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I'm using the Java wrappers for OpenCV. I've also used the Python wrappers before. I read the following about JNI:

The JNI framework does not provide any automatic garbage collection for non-JVM
memory resources allocated by code executing on the native side.

I was curious about how memory dynamically allocated by native libraries is freed, both while using the Java wrappers and Python wrappers?

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The native library and the OS are responsible for tidying up resources used outside the JVM. –  BevynQ Feb 11 at 1:30
    
Do people still use JNI? I thought JNA was supposed to be much better. –  dstromberg Feb 11 at 1:44

2 Answers 2

up vote 2 down vote accepted

The JNI framework my not provide automatic garbage collection for external resources, but the wrappers providing bindings for a language will.

Python provides automatic garbage collection, but if you use the C API you have to manually acquire and release any references to python objects and manage references to native data. Py_INCREF() will increase the reference count of a PyObject * by one so that you can ensure it will be alive until you call Py_DECREF() on the same object later. The memory will then be freed once the reference count reaches zero (yes, this is a simplification because of the garbage collector and circular references, but it is true in principle).

Java (the JVM) also provides automatic garbage collection, but if you use the JNI you have to manually manage all references to your objects. This behaves similarly to Python by using (*env)->DeleteLocalRef() or (*env)->Release...() (depending on the type of object) to release the local references to objects acquired through the JNI.

Lets say you want to wrap the native C library foo:

// foo.h
typedef struct {
  char * bar;
} foo;

foo * foo_new(const char * bar);
void foo_delete(foo * self);

// foo.c
#include <stdlib.h>
#include <string.h>
#include "foo.h"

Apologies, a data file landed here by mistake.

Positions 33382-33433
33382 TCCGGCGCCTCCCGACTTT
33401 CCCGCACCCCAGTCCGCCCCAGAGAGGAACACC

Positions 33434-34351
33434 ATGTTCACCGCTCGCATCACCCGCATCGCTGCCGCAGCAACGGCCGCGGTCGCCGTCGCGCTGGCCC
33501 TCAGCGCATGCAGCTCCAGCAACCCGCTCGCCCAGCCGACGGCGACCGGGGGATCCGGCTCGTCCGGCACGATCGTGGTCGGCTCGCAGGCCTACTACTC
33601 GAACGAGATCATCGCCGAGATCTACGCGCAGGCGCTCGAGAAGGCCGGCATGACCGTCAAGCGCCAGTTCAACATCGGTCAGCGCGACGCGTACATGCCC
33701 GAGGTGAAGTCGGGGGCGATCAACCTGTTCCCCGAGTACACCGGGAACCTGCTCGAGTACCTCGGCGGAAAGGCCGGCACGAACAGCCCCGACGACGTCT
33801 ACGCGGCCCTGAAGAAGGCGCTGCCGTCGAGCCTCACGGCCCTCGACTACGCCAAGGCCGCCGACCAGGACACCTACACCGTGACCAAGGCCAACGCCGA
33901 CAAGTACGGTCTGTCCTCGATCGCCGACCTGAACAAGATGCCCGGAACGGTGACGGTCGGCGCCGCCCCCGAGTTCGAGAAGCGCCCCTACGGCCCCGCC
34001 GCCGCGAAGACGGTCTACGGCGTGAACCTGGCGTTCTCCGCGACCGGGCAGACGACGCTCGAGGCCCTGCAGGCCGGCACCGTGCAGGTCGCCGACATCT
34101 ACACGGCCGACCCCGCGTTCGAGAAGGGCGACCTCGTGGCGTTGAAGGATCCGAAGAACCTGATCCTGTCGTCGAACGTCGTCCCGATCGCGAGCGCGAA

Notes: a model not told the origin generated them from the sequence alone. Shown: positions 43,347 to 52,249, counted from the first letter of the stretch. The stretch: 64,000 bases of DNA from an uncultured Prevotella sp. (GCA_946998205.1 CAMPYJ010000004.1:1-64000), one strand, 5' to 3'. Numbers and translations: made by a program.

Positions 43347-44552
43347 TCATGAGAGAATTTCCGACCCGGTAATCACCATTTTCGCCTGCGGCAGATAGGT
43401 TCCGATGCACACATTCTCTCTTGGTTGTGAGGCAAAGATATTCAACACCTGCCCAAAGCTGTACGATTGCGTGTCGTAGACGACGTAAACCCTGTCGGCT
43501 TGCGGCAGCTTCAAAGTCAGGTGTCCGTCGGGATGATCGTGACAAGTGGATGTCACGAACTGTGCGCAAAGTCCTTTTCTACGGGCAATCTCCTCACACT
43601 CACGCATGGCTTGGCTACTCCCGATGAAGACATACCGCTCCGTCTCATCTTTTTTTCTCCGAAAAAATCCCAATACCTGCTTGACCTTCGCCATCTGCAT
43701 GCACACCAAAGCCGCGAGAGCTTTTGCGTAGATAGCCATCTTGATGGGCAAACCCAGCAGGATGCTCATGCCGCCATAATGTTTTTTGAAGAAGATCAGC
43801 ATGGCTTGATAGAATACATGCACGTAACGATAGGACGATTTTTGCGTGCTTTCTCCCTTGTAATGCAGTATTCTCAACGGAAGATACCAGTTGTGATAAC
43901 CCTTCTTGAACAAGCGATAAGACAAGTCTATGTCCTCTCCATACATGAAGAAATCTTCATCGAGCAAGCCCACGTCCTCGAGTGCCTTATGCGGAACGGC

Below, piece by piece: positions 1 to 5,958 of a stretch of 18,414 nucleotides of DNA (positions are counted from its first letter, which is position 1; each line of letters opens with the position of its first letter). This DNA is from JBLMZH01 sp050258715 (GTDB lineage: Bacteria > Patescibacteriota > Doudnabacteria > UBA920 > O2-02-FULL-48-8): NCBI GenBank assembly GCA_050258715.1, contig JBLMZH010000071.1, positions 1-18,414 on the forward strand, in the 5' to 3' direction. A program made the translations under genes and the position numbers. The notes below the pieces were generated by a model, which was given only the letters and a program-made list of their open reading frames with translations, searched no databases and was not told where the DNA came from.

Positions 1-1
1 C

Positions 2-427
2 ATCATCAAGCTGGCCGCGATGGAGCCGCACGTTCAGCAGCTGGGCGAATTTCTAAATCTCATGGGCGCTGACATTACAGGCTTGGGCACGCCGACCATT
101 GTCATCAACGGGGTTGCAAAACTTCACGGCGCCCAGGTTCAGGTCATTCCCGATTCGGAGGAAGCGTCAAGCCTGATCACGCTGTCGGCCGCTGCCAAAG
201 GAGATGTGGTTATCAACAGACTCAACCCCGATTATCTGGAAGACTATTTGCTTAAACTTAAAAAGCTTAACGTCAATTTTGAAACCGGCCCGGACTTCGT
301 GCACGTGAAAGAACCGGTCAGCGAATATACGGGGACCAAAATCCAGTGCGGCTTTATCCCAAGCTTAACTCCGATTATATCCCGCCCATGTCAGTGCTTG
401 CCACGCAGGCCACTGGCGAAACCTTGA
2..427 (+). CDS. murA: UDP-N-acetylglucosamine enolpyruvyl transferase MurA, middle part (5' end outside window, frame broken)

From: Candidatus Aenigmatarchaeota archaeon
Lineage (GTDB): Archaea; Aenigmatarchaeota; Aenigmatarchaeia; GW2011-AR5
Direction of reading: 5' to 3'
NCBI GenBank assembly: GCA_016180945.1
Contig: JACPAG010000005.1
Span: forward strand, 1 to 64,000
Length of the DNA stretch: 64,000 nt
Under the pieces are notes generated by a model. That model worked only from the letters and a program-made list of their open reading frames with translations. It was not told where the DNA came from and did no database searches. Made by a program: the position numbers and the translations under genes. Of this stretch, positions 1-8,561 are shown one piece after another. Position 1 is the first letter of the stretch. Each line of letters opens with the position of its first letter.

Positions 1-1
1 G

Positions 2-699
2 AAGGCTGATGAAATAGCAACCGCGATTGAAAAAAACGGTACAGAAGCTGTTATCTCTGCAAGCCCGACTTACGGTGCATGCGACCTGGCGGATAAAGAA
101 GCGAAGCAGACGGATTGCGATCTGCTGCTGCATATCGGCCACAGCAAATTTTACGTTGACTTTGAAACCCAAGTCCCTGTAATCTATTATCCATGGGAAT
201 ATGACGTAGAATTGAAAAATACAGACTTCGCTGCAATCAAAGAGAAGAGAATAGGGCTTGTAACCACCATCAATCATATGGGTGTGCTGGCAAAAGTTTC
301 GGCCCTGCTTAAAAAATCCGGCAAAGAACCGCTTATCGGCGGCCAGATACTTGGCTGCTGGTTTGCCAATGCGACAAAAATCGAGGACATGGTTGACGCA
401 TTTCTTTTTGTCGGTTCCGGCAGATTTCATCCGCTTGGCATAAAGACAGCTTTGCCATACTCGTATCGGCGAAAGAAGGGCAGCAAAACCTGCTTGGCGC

foo * foo_new(const char * bar) {
  // Allocate foo.
  foo * self = malloc(sizeof(foo));
  if (self == NULL) {
    return NULL;
  }
  memset(self, 0, sizeof(foo));
  // Copy bar to foo.
  size_t bar_len = strlen(bar);
  char * bar_copy = malloc(sizeof(char) * (bar_len + 1));
  if (bar_copy == NULL) {
    foo_delete(self);
    return NULL;
  }
  strncpy(bar_copy, bar, bar_len);
  bar_copy[bar_len] = '\0';
  self->bar = bar_copy;
  // Return foo pointer.
  return self;
}

void foo_delete(foo * self) {
  if (self == NULL) {
    return;
  }
  // Free bar.
  if (self->bar != NULL) {
    free(self->bar);
    self->bar = NULL;
  }
  // Free foo.
  free(self);
}

So if you were to write Python bindings to the native foo library, you would need a wrapper Python object which stores a pointer to the native data which the wrapper would manage. And when the Python wrapper object is destroyed, it would have to have to free any pointers to native data and release any references to Python objects.

// pyfoo.c
#include <Python.h>
#include "foo.h"

// class PyFoo wraps struct foo.
typedef struct {
  PyObject_HEAD;
  foo * foo;
} PyFoo;

static PyObject * PyFoo_new(PyTypeObject * type, PyObject * args, PyObject * kwargs) {
  // Parse bar from arguments.
  const char * bar;
  if (!PyArg_ParseTuple(args, "s", &bar)) {
    return NULL;
  }
  // Allocate PyFoo.
  PyFoo * self;
  self = (PyFoo *)type->tp_alloc(type, 0);
  if (self == NULL) {
    return NULL;
  }
  // Create internal foo with bar.
  self->foo = foo_new(bar);
  if (self->foo == NULL) {
    Py_DECREF(self);
    return NULL;
  }
  // Return PyFoo instance.
  return (PyObject *)self;
}

static void PyFoo_dealloc(PyFoo * self) {
  // Delete internal foo pointer.
  foo_delete(self->foo);